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CRM Contribution: Know What Your CRM is Worth, and How to Improve It

The key to determining CRM’s contribution to the business - and improving it - is understanding the incremental revenue generated by your CRM efforts.

Video Transcript

Well, I hope you’re enjoying the session so far. In our session, we’re going to be talking about the CRM contribution, knowing what your CRM is worth and how you can improve it. So, I’m Roni, I’m the director of data science, and I sit in our London office, and this is Chen, who is our data science team lead here in our Tel Aviv office. We’ll start off today’s session, talking about the motivation of why we need to have a metric that helps us understand what is our CRM contribution.

Then we’ll talk about how we define, that’s CRM contribution metric, the calculation of that metric and the key components. And then Chen will actually go over a very interesting research that he has conducted across all of our clients to understand what does CRM contribution like across the industry? And then what are the key factors that we’ve noticed for clients that have a successful CRM contribution?

And, of course, we’ll finish off with a few takeaways. So, as smart marketer tiers, it’s very important for us to be able to understand what is the value that we generate for our company? But being able to know what is the right way to measure and engage your contribution can actually be very challenging. Now, even though this might not be the most straightforward task, it is still one that we very much need to focus on.

So, we see the CRM contribution as the North Star metric of the whole CRM organization is going to be one long-term metric for the full CRM team to get behind, continuously monitor and see how they can increase. And even though individuals might have their own performance KPIs, they should still all be linked to the common goal of increasing our CRM value. Now, the CRM contribution metric shouldn’t just be used internally within the marketing team.

It just still be one that is publicized across the company because having a figure, having a value that shows what is the revenue that we generate, puts us market tiers in a very, very good place and very much helps to establish the business case of our strategic CRM. So, before just diving into how we’re going to look at the CRM contribution metric, I want to quickly go over what are the common approaches we see marketing teams take today when they want to understand the value of their marketing efforts.

Usually, we see different attribution models that are very much focused on acquisition. This can be last click, first, click, or a fractional attribution model. But we’re noticing though with ties that marketers are now slowly growing their investment in actual relationship marketing. Now, main reason for that is that consumers have just become much more sophisticated.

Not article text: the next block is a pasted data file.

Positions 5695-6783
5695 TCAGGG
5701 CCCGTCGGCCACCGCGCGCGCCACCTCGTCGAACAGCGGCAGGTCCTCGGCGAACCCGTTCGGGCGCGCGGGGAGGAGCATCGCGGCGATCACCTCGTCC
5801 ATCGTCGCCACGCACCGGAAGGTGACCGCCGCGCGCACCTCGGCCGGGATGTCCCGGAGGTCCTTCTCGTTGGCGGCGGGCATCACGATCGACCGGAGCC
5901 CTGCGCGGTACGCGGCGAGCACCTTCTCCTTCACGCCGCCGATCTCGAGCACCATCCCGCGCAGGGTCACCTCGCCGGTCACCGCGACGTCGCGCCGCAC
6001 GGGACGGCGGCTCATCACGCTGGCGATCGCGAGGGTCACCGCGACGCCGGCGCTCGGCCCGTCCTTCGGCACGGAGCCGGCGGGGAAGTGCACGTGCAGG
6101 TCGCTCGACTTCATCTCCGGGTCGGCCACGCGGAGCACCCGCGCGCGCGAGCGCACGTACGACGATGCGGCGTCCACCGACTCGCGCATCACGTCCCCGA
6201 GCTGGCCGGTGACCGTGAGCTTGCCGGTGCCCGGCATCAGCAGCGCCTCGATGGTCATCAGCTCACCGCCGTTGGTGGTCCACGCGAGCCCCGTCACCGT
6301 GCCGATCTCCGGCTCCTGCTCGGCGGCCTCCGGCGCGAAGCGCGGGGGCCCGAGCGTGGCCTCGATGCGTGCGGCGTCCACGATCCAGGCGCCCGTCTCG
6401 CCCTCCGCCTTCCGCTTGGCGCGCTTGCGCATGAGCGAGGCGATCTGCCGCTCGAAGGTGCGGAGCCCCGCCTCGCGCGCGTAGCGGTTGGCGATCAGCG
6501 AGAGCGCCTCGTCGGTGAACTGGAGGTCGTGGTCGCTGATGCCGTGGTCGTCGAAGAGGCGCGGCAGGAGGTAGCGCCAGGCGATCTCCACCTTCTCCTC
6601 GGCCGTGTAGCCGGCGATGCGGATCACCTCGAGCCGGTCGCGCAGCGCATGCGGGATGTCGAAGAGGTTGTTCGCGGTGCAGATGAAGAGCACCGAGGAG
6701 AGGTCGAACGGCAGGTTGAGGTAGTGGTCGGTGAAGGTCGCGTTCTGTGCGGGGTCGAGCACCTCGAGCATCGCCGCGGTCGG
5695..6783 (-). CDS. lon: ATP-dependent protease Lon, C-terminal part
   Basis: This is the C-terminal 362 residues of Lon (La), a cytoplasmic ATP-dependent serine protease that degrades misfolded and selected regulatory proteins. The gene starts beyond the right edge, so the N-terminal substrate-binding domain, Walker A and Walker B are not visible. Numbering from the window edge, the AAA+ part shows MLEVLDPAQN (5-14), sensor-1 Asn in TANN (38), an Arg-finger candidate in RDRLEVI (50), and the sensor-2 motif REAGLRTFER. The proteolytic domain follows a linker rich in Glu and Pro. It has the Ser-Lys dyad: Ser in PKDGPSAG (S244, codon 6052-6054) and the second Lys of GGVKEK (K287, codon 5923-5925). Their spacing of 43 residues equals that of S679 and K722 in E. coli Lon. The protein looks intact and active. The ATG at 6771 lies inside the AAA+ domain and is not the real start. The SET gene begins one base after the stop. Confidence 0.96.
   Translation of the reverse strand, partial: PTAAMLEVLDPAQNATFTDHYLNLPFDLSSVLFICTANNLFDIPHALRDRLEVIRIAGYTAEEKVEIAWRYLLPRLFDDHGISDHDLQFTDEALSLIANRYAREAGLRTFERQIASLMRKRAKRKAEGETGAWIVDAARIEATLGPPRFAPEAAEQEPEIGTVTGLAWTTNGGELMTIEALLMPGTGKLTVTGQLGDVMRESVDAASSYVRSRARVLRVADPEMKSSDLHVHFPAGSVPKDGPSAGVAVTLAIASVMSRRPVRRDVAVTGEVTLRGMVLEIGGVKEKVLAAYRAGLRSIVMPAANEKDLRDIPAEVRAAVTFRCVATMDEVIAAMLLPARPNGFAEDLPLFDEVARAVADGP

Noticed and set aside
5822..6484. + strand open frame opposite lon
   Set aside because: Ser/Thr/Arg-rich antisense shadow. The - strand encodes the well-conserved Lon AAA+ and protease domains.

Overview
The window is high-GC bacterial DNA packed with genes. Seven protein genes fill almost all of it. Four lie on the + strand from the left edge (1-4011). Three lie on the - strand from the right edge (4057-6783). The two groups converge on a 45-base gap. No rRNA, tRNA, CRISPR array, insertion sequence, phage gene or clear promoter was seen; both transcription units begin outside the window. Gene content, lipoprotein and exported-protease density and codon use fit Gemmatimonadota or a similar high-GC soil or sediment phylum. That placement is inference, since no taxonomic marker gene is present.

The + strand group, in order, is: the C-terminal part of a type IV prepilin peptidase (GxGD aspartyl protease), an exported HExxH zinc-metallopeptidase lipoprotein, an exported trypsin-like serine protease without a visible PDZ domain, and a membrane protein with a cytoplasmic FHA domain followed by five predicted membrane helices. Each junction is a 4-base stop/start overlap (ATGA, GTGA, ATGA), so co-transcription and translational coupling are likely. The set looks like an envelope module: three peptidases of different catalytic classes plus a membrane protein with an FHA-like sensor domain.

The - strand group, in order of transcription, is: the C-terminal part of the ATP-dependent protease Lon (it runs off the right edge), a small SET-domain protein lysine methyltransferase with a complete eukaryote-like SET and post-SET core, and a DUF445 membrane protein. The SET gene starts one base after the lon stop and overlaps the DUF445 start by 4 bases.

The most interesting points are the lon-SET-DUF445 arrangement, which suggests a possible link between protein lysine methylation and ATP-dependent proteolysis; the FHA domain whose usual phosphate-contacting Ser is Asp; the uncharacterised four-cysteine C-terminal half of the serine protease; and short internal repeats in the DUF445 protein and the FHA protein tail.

They expect much more from our brand. They’re not afraid to try new things and continuously look for that brand for that company that very much resonates with their value. And we see this. We all see competition continuously arise, and then because of this, acquisition costs continue to increase, and we understand that it’s becoming much more cost-effective for us to see how can we retain and actually grow the value of our existing customer database?

Which is why we need to have a metric that helps us understand how well we’re doing that. That’s going to be our CRM contribution. So, we define the CRM contribution as the incremental uplift generated from our marketing efforts. And notice that I have the word incremental highlighted over here. One of the biggest flaws we actually see in those attribution models that I’ve talked about is they tend to take all of the credit for our customer’s transactions without even asking the question, would a customer make another purchase or another deposit regardless if I communicated with that customer or not?

So, the question of incrementality is a very important one because that incrementality is what’s going to help us accurately measure how our marketing efforts are changing our customer behavior. So, like I said, it’s going to guarantee that we’re going to have accurate calculations and give us the assurance that our marketing efforts really do change our consumer behavior.

So, for us to be able to measure that incrementality, we’re going to have to adopt a scientific approach. We’ll do that by looking at every single interaction that we have with our customers as a small scientific experiment. That means that if we take the whole customer group that is eligible to receive a specific campaign, the majority of those customers will receive that campaign and they will be our test group and they’re a major group of customers even though they’re eligible for that interaction they won’t receive it and act as our control.